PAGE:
3:56 PM CDT, May 5, 2012
On a windy, foggy Friday, there was a break in the clouds as the Dodgers were finishing batting practice.
It wasn't quite Ferris Bueller weather, but for a while the sun shone brightly and it felt a little warmer at Wrigley Field. That was when Todd Boehly, his wife and three children walked from the first-base seats onto the warning track.
As Chad Billingsley stepped onto the mound to start his warmup, the Boehly family posed for pictures, Todd in a Dodgers jersey, unbuttoned, over his dress shirt. It was one more step in what has been a charged transition for the Chicago-based Guggenheim Baseball Management group, which seems to have picked exactly the right time to invest $2 billion in a baseball team.
Mark Walter, the controlling partner, also is spending his weekend at Wrigley. Like Boehly, he's a North Shore resident who, according to new Dodgers president/part-owner Stan Kasten, was a huge Cubs fan right until the moment Major League Baseball approved him to buy the team that had been languishing under the mismanagement of Frank McCourt.
Kasten said he would be happy to provide introductions, but the new owners would be doing no interviews. Not today, not tomorrow and probably not the next day. He wasn't smiling when he said that, but he could have been.
During a long tenure in Atlanta, when at different times he ran the Braves, Hawks and Thrashers, Kasten worked for one of the best owners in sports and one of the worst. Ted Turner somehow managed to be both.
There's usually a learning curve for new owners, and no one has illustrated it better than Turner. He was extremely hands-on after buying the Braves, even suiting up to manage one game in 1977. But after he developed a global perspective and loftier ambitions than winning the National League West, he summoned Kasten to tell him that he would like to add baseball responsibilities to Kasten's role as an NBA general manager.
"I started off telling how I would do things, that I'm a believer in player development and scouting,'' Kasten said. "He cut me off. He said, 'I don't care how you do it. Just do it.'''
In the time it took him to say about 10 words, Turner had given Kasten complete authority. He then left him alone to run things, with their relationship eventually boiling down to one or two formal meetings a year. Some say that was when the Braves turned the corner toward becoming a powerhouse.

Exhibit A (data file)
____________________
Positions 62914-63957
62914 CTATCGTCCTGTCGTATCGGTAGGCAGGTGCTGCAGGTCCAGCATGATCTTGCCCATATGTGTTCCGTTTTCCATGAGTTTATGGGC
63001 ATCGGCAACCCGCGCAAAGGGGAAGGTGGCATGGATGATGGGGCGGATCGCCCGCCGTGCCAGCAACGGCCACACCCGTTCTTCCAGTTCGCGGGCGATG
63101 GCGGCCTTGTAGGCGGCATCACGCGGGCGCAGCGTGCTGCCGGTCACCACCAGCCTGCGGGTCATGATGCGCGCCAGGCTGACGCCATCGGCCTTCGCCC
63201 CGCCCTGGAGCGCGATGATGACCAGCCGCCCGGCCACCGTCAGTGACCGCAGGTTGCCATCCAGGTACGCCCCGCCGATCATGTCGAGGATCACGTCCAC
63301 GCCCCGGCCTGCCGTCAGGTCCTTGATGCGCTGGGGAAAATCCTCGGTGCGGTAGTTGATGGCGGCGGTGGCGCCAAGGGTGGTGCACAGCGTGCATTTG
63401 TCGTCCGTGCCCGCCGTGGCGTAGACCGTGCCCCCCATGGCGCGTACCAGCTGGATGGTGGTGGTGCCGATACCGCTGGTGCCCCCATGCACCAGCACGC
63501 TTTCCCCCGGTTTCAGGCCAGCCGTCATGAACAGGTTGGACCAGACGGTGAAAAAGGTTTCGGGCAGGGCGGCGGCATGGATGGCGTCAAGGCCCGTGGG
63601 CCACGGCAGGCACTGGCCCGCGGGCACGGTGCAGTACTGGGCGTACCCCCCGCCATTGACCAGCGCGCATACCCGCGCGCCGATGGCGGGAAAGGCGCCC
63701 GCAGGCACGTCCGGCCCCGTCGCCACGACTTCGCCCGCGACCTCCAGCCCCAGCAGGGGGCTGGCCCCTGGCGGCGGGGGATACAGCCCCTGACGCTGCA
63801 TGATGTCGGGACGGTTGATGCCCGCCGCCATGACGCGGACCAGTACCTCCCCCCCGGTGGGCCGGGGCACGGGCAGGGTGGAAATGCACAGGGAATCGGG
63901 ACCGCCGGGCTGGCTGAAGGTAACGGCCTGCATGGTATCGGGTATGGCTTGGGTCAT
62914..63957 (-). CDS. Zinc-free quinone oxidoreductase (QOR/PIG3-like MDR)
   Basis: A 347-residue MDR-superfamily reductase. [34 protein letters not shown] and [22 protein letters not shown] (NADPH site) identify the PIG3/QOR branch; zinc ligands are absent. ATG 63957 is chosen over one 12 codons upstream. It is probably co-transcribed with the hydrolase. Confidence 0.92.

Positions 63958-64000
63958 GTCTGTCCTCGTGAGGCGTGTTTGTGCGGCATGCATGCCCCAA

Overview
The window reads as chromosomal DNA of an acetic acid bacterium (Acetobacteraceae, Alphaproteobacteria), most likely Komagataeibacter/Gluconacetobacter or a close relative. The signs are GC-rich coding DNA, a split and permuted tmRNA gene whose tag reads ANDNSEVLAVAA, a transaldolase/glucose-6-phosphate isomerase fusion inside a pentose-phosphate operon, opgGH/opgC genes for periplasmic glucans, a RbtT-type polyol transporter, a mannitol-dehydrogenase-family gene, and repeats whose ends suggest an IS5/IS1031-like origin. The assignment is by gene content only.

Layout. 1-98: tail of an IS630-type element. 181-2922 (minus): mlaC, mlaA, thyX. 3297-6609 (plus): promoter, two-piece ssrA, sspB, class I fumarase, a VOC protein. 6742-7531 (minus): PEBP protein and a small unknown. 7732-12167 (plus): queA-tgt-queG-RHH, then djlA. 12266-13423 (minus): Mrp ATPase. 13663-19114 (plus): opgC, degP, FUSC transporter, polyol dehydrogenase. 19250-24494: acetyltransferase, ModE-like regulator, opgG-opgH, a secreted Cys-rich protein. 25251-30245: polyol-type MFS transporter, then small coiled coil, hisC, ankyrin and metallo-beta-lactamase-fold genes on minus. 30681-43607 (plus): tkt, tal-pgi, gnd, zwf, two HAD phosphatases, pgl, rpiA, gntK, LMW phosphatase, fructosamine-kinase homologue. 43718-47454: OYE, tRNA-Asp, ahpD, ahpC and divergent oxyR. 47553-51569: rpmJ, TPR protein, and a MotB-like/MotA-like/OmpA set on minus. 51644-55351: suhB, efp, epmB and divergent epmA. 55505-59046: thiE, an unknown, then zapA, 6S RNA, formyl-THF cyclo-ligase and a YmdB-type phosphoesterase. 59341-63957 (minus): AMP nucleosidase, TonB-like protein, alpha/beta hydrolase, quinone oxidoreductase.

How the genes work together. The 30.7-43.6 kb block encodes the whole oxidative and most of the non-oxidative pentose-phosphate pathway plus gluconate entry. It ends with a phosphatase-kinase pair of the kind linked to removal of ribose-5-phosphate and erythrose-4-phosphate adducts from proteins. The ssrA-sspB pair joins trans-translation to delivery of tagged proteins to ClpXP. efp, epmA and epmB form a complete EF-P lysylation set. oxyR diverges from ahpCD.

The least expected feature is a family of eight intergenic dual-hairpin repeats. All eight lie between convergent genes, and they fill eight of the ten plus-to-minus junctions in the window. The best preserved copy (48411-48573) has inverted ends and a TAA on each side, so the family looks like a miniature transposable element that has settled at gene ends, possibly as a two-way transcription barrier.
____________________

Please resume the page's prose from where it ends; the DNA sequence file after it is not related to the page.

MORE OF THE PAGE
This ownership group will be more involved than the latter-year Turner. But Kasten and his most famous partner, Magic Johnson, will be the driving forces.
Walter, an Iowa native who gravitated to Chicago when he attended Northwestern Law School, and the full ownership group made a command appearance Wednesday at Dodger Stadium.
Walter praised the "limitless pride and potential'' of the franchise, vowing to make it the best it can be in every area.
"I promise you this commitment will be a labor of love,'' he said.
With the exception of a stadium in disrepair, what's not to love? The team has a strong core built around NL elites Matt Kemp and Clayton Kershaw, a huge new television contract that could bring it $4 billion over 20 years and an early lead in the West, thanks partly to some wise spending of GM Ned Colletti.
With MLB running the team and McCourt in the midst of a bizarre bankruptcy, Colletti cut the payroll from $120 million to $105 million but still found ways to restock with veterans like Aaron Harang, Chris Capuano, Jerry Hairston Jr. and Mark Ellis.
Colletti's best choice might have been his manager. He promoted Don Mattingly when Joe Torre resigned late in the 2010 season.
"He puts guys in the right places,'' Colletti said. "He has an idea with a player and you say, 'What's he doing?' Then it's like, 'Oh, that's what he's doing.' Just like Whitey Herzog.''
It's a long way to October and even further to truly restoring the footing of a franchise that longs for the days of Walter O'Malley. But the vows have been spoken, and the honeymoon has begun.
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